How delicious, the Supernatural boys in a book. Fresh Meat takes place during Season 7 of the show, but is a completely new story. Somehow, despite it being one of my favourite shows, this is the first of the tie-in novels I've read. I really enjoyed it, and I'm now considering going back and filling in from the beginning. I found something very satisfying about spending time in the crazy mixed-up world of weird and spooky happenings in book form. For one, it lasts longer than a TV episode, and you get to use your own imagination. Win win, I'd say.

The brothers are in Nevada dealing with a very aggressive ghost, a real mean spirit called George Drechler. Turns out he's the least of the Winchester's problems. A report about the death of five hikers over the last three years in Tahoe National Forest grabs their attention. An unidentified bear is getting the blame, but Sam and Dean suspect a wendigo. If anyone remembers the wendigo episode (Season 1, Episode 2), then…

Pantomime by Laura Lam

Micah Grey can climb. Like a squirrel. This talent, along with a daring spirit, is just enough to get him a chance at Ragona's Circus of Magic.
Micah is on the run, from his parents, and from the Policiers. The circus offers a place of refuge, a place to hide amongst the fire eaters, clowns, acrobats and aerialists. It's also a place for outcasts and misfits, the human oddities cruelly labelled freaks. This is where Micah hopes to find a place to belong. But the circus is a hostile place for outsiders until they have proved their worth. Micah is shunned and tormented by the company, as alien here as he felt at home. But a few people see his potential and treat him with enough kindness that his determination to stay is bolstered.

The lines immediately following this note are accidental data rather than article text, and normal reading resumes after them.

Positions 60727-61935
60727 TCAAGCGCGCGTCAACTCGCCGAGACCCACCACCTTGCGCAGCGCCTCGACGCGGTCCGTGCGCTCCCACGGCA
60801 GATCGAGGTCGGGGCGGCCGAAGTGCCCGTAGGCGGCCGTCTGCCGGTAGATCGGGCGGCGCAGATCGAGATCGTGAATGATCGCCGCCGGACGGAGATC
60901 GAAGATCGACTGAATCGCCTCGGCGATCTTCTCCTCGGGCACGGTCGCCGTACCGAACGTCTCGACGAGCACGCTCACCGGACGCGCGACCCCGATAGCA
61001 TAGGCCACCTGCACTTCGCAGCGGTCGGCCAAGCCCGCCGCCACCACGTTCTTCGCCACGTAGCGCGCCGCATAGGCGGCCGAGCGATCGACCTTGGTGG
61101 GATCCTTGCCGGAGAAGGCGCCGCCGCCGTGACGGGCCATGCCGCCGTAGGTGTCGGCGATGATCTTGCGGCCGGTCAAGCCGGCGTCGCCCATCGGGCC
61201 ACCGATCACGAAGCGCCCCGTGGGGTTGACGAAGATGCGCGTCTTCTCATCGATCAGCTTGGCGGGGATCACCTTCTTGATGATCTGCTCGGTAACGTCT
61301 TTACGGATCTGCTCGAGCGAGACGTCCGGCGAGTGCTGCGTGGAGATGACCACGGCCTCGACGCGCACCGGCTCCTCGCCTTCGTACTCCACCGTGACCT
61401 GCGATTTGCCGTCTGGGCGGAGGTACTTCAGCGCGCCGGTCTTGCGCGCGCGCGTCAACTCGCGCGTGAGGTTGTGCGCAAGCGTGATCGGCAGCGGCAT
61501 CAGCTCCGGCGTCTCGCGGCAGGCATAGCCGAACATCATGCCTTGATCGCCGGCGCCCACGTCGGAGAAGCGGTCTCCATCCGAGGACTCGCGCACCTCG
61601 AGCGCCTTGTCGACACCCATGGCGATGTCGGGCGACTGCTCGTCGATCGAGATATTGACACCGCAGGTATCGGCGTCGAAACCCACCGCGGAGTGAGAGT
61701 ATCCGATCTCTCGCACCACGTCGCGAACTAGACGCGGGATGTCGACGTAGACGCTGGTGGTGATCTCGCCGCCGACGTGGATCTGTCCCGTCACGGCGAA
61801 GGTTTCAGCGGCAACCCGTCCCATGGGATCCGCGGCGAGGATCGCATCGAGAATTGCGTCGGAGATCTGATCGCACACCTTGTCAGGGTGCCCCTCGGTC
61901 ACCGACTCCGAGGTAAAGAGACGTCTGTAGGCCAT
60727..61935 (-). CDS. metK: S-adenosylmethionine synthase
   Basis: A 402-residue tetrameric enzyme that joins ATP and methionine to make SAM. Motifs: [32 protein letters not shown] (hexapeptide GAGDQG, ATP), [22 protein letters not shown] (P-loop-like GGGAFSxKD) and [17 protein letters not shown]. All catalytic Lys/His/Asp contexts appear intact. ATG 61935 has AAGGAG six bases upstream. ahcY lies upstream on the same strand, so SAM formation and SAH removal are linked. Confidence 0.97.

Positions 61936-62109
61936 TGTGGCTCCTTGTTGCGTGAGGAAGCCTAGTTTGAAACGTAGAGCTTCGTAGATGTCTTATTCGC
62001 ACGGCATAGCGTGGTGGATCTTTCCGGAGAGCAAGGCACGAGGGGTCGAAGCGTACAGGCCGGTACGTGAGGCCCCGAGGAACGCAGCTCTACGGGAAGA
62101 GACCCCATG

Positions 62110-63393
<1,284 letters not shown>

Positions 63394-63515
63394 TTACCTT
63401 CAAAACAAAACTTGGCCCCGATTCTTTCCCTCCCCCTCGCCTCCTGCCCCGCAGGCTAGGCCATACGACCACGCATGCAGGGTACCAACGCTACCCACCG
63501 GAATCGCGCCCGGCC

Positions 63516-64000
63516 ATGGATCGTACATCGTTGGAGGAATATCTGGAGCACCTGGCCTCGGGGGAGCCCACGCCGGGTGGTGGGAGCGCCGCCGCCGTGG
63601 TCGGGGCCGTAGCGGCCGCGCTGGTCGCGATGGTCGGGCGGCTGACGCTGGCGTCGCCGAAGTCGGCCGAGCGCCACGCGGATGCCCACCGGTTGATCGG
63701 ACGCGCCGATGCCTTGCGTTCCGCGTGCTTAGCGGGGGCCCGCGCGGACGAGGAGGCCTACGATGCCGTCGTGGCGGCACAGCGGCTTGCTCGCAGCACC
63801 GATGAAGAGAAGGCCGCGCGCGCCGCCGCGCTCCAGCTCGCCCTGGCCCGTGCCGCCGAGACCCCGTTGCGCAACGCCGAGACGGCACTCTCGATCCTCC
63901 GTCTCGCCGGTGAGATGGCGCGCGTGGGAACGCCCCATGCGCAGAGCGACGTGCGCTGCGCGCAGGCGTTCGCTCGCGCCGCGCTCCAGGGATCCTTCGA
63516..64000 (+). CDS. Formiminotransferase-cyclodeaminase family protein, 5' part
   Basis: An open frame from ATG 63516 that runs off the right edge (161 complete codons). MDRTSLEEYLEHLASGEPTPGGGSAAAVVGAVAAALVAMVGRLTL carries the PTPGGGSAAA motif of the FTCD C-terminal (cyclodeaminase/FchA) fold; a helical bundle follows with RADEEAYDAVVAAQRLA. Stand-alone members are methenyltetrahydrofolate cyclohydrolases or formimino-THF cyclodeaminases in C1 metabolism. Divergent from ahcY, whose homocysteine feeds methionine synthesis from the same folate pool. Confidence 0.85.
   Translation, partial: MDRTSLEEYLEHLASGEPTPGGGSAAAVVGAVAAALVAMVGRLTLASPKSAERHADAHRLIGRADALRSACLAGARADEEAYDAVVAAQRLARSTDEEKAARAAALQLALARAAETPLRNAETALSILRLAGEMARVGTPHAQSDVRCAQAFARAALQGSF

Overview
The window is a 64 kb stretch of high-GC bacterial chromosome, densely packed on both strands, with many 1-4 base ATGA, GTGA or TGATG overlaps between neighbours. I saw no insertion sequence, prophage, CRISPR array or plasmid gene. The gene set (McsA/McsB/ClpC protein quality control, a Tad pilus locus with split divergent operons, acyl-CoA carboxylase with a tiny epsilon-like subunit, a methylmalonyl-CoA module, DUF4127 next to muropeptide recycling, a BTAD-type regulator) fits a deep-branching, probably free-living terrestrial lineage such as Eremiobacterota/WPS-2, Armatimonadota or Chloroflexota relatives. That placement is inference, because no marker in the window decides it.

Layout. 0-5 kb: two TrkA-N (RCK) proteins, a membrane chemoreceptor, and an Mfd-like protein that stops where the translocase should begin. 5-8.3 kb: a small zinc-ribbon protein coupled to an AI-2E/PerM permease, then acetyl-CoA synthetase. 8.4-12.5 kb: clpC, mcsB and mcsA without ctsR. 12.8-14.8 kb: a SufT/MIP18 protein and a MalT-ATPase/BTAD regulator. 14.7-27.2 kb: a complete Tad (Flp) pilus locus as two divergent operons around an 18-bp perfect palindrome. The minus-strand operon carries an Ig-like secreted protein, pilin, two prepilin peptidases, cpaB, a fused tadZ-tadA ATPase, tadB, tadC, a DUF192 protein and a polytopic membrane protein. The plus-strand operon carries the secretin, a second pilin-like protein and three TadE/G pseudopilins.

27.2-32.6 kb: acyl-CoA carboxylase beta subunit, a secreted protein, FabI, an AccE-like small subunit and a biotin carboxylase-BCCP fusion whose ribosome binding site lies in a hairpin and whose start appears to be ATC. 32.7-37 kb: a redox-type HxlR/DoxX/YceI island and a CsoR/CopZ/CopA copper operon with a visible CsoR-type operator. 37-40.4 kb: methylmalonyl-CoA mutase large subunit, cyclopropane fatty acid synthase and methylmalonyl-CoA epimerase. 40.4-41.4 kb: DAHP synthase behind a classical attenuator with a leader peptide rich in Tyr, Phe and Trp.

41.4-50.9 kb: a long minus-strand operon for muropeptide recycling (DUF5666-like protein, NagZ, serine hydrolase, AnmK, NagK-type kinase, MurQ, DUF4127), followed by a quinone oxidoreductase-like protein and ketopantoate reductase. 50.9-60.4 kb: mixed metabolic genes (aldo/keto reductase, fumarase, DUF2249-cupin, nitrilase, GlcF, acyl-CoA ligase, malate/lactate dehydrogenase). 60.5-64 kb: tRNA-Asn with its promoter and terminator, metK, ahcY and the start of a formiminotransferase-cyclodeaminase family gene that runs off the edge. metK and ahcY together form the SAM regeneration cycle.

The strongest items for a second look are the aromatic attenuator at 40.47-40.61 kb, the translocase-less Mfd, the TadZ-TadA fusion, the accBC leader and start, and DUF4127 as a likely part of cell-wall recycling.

Arik the aerialist takes Micah under his wing, training him on the trapeze. Arik hopes to retire after a long life travelling with the circus flying through the air. Micah has the poise and attitude needed to master the art of the aerialist. Added to the…

At Drake's Command by David Wesley Hill

This is a salty sea-dog of a novel! I do enjoy a good adventure at sea from time to time; At Drake's Command fits the bill nicely.
It's set in the 1570s, during the reign of Elizabeth I, when Francis Drake was already a famed and feared captain. Our hero is a slightly less well-reknowned chap, Peregrine James, little more than a boy really, but in some big trouble. We meet him on his way to a flogging; he's in a bit of bother all told. Still, it might just be his lucky day. Drake is also out and about in Plymouth, and Perry is not one to miss an opportunity. His boldness earns him a chance to sail with Drake, aboard the Pelican.
So Perry takes his chances upon the sea. His inexperience shows, he knows nothing about ships and is afflicted with horrendous seasickness. His boss is a talentless cook who takes a dislike to Perry, but Perry does find friends amongst the crew. He impresses Drake with his honesty, but it's apparent early on that Perry's integrity could be…